The second issue of Grimdark Magazine features some stellar short fiction, reviews and compelling interviews. My favorite pieces of short fiction were The Knife of Many Hands by R. Scott Bakker and The Line by T.R. Napper.
The Knife of Many Hands is a Second Apocalypse story set in Carythusal, the stronghold of the feared Scarlet Spires school of sorcery. R. Scott Bakker’s brilliant prose shines here:
They would stand leaning out against
the hemp ropes, row after row, forming a sleeve of
dendritic gills, and it would seem the Pit was some
kind of obscenity from the deepest sea, a cold
encrustation about tissue hot and living, filtering
whatever nourishment provided by his murderous
But thoughts were like rivers: the more they forked, the more they made swamps of what was sensible ground. Wisdom was naught but cunning made
grand, a weapon forged to win empty battles.
The main protagonist is a pit fighter, a barbarian who is so much more than just a barbarian. Second Apocalypse readers will love this story, but it can be enjoyed by those who haven’t read any of R. Scott Bakker’s books and give a good glimpse of what to expect.
The Line by T.R. Napper is a futuristic sci-fi dystopian story featuring a pit fighter, just like The Knife of Many Hands, but in a whole different setting. It vaguely reminded me of the Neuromancer by William Gibson, which is my all time favorite sci-fi novel. Gritty realism of this story comes quite close to our own.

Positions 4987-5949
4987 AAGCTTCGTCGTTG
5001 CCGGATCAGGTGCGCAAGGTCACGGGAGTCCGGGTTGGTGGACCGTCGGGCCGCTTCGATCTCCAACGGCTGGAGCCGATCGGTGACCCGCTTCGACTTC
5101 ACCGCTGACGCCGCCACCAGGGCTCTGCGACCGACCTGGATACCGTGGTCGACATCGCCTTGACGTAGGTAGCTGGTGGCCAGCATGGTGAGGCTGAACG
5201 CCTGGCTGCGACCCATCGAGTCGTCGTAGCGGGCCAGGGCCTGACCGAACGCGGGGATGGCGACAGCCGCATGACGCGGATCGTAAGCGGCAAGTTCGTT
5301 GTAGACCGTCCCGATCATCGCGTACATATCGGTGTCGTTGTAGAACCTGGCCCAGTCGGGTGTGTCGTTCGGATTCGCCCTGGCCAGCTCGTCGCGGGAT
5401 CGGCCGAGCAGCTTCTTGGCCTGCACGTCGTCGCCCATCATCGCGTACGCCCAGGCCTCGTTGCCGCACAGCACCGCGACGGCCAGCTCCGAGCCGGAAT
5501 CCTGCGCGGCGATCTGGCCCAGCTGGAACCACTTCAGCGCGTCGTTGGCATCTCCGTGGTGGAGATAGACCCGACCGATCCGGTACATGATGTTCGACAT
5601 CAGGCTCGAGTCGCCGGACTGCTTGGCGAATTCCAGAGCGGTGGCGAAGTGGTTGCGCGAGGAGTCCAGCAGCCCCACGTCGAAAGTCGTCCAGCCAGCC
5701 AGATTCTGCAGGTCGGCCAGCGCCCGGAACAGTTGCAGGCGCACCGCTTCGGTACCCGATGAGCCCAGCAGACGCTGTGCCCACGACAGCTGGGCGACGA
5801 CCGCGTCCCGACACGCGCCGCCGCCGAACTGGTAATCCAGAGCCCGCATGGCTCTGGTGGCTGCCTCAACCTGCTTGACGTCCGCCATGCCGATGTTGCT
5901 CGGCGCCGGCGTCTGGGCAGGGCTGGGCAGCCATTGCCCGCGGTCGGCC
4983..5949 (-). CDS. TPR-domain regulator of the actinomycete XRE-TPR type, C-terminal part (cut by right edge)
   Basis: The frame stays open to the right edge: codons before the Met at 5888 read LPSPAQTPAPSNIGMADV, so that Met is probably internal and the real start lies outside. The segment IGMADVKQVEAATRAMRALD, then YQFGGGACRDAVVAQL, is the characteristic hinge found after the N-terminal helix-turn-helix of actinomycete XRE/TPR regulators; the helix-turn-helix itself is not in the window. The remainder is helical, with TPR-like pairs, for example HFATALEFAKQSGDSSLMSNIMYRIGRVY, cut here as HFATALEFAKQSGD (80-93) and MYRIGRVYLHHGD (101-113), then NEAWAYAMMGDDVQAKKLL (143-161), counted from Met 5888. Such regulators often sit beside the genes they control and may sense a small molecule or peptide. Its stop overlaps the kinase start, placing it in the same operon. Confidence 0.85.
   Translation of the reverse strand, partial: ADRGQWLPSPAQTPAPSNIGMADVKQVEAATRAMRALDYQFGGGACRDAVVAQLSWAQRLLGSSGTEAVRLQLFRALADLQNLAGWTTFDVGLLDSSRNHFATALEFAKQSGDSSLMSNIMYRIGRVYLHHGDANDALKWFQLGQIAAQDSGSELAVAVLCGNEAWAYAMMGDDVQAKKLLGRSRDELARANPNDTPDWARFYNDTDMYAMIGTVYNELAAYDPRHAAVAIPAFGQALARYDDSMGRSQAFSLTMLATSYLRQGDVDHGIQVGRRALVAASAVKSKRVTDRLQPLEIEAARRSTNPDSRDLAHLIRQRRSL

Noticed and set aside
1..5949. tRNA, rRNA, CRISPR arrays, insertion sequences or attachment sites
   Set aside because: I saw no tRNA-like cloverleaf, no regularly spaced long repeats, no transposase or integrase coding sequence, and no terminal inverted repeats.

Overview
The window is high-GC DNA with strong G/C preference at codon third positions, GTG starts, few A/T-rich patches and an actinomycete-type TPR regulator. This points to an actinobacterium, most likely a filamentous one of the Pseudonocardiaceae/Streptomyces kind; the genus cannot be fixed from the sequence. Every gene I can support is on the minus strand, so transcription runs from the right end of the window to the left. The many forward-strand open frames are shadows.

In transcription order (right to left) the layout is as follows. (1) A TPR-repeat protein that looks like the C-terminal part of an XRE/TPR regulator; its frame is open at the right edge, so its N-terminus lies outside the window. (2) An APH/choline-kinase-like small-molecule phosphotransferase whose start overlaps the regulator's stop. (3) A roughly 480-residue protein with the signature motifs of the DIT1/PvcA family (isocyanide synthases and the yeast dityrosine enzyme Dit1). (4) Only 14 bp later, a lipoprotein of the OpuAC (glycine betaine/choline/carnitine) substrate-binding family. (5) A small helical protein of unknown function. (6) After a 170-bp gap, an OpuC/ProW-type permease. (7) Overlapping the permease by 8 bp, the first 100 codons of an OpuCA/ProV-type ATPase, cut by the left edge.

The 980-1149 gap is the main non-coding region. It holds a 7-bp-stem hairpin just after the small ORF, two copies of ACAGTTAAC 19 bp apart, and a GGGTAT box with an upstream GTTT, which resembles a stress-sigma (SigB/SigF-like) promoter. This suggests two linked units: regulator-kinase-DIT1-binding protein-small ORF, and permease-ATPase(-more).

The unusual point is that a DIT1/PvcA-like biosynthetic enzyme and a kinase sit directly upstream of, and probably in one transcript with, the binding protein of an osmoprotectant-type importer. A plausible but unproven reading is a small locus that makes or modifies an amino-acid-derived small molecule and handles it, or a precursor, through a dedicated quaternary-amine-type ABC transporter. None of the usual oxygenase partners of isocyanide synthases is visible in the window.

The Dark Defiles excerpt by Richard Morgan is another nice piece of short fiction in this issue. Egar, a barbarian Majak warrior, uses his street cred to stop the thuggish behavior of his compatriots who invaded a foreign town, and it was a delight to read the witty dialogues and great fighting scenes.
Interview with Richard K. Morgan is about the grimdark subgenre and brings up good points of discussion.
The review for The Falcon Throne by Karen Miller got me intrigued to buy the book and start reading the series. I think Asoiaf fans need to check it out, the series sounds very promising and as a huge fan of Asoiaf, I am excited to learn about it. I think the fantasy readers who are into historical fiction would appreciate it as well.
Another nice review is for The Heresy Within by Rob J. Hayes, which sounds like the fix for my The First Law hangover.
The interview with Kameron Hurley discusses grimdark, grey characters, short fiction, genre bending and and decnstructing gender concepts in grimdark fiction. It gives good insights and a good idea of what to expect from reading Kameron Hurley’s works. After this interview, I moved The Mirror Empire to the top of my TBR and looking forward to reading it.
The further content in this issue is a short story, Drone Strikes for Fun and Profit by Aaron Fox-Lerner, Grimdark: Onscreen by Layla Cummins and Kyle Massa discussing the grimdark elements in TV and movies.
I am quite impressed with the quality of the content and the short fiction in this issue, especially the crown jewel which is the R. Scott Bakker story. I highly recommend Grimdark magazine, Adrian Collins gathers some of the best talent and delivers high quality content.